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Runtime Code Coverage (WCF Service)

 ·   ·  ☕ 3 min read

In this article I will provide a workflow for monitoring code coverage in DLLs called from a WCF Service hosted with IIS.
You can use this approach to get runtime code coverage metrics from any service, and also for calls made via reflection.
Supported processor architectures are x86, x64 and x64 running as x86 mode.

These two tools are installed with Visual Studio 2013 (later: VS)

Found under:

c:\Program Files (x86)\Microsoft Visual Studio 12.0\Team Tools\Performance Tools\

for 32-bit, native or 64-bit emulated, and in:

c:\Program Files (x86)\Microsoft Visual Studio 12.0\Team Tools\Performance Tools\x64\

for native 64-bit support.

Also available without VS (if you need to calculate code coverage on a remote server):

Here is the workflow:

  1. Instrument any DLLs you want code coverage for, using this command:

    vsinstr.exe /coverage "Library.dll"
  2. Stop IIS. For example, with Powershell:

    Stop-Service W3SVC;

    If you don’t stop IIS before running VSPerfCmd, everything will run, but the resulting code coverage file will be empty when you open it in Visual Studio.

  3. Run VS profiler with “code coverage” option

    VSPerfCmd.exe /start:coverage /output:"FOLDER\Output.coverage" /cs /user:"NT AUTHORITY\SYSTEM"

    /output can be any folder and file. Make sure you always specify an output file. If you forget, you will get:

    Error VSP1303: Unknown switch AUTHORITY\SYSTEM. Aborting.

    which has nothing to do with the cause of actual problem.
    BTW, “NT AUTHORITY\SYSTEM” is the IIS service user, not the application pool user. Your configuration may vary - adjust accordingly.

  4. Start IIS. For example, with Powershell:

    Start-Service W3SVC;


  5. Check monitoring status:

    VSPerfCmd.exe /status:

    If it started successfully, you will get some statistics:

    Process and Thread Status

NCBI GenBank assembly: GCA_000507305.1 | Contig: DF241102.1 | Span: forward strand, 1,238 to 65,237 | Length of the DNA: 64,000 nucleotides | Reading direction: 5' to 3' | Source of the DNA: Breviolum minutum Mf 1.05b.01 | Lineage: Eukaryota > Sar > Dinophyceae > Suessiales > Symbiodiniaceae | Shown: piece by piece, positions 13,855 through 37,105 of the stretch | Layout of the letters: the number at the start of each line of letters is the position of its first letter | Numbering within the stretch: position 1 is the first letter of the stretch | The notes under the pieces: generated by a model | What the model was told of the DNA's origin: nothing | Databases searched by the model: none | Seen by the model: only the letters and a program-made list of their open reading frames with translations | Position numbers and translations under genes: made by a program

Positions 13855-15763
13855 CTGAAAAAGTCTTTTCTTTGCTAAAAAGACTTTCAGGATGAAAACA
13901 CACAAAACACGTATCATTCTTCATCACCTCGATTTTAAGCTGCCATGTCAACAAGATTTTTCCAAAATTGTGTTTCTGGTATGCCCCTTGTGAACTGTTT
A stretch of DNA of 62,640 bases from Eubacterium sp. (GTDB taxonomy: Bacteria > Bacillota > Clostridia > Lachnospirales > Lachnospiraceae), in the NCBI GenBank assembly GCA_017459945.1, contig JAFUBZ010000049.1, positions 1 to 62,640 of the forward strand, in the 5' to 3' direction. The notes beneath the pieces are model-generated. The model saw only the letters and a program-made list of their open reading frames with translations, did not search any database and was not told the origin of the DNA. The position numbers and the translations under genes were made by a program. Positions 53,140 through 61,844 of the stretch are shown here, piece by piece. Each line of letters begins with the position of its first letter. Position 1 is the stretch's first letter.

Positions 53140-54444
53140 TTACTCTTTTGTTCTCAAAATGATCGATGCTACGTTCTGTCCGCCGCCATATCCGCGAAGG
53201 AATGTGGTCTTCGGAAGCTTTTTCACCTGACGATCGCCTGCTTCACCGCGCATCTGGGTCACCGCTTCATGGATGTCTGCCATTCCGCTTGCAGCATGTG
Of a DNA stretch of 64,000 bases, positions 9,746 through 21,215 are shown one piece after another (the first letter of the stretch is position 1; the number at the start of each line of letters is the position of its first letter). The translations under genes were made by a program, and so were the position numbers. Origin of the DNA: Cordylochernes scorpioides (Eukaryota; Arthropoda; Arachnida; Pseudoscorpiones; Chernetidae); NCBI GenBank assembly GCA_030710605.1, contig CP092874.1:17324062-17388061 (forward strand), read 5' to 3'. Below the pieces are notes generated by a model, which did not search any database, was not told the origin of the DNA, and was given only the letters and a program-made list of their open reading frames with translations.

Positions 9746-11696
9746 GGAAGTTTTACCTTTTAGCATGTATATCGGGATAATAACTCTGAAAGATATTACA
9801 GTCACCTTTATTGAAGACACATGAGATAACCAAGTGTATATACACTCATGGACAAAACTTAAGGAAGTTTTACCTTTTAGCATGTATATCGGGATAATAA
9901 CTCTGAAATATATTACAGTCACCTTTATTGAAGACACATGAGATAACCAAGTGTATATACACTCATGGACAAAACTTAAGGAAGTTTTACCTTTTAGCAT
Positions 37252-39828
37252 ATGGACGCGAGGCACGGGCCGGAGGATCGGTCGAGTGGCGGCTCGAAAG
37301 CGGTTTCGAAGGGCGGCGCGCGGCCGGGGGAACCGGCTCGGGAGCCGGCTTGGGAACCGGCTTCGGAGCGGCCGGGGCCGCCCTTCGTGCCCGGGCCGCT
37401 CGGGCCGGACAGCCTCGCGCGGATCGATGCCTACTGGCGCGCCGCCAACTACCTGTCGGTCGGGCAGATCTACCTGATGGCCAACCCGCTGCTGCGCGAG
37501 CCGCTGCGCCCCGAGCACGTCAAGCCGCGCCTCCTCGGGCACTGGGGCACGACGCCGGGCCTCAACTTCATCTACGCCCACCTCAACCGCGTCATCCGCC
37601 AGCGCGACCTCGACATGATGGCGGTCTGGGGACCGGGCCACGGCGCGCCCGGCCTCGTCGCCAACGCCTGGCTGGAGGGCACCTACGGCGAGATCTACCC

Output File Name            : PATH_TO_FILE
    Collection mode             : COVERAGE
    Maximum Processes           : 64
    Maximum Threads             : 512
    Number of Buffers           : 514
    Size of Buffers             : 65536
    Maximum Number of Processes : 64
    Number of Active Processes  : 0
    Global Start/Stop Count     : 1
    Global Suspend/Resume Count : 0

    Otherwise you will get an error:

    Error VSP1306: Profile Monitor does not appear to be running.


  6. Run tests. When done, stop monitoring:

    VSPerfCmd.exe /shutdown


  7. VSPerfCmd should now be waiting for IIS process to exit. Shut down the IIS service.

  8. Almost done. The code coverage file should now be where you output it. You can open it in VS by double-clicking on the file. It’s best to put instrumented DLLs in the output folder. Otherwise it may or may not work.

If you want to use 32-bit tools on a 64-bit OS, switch your application pool to 32-bit (x64/AnyCPU running as x86).
Here is how you do it, right-click on an application pool -> Advanced Settings… -> Enable 32-Bit Applications, set to True (default is False).
If you prefer visual instructions like me, see below screenshot:

enable 32-bit applications IIS


One of my blog readers, Michael, found this post very helpful. Here are some useful observations that he shared with me over email:

1) My app could only work with instrumented code if it was running at "Full" trust level. Not sure if there is a way around that other than changing the trust level. 2) I had to specify the AppPool user not the IIS service user. Not sure if this is a Classic vs. Integrated pipeline thing or something else.

Victor Zakharov
Victor Zakharov
Web Developer (Angular/.NET)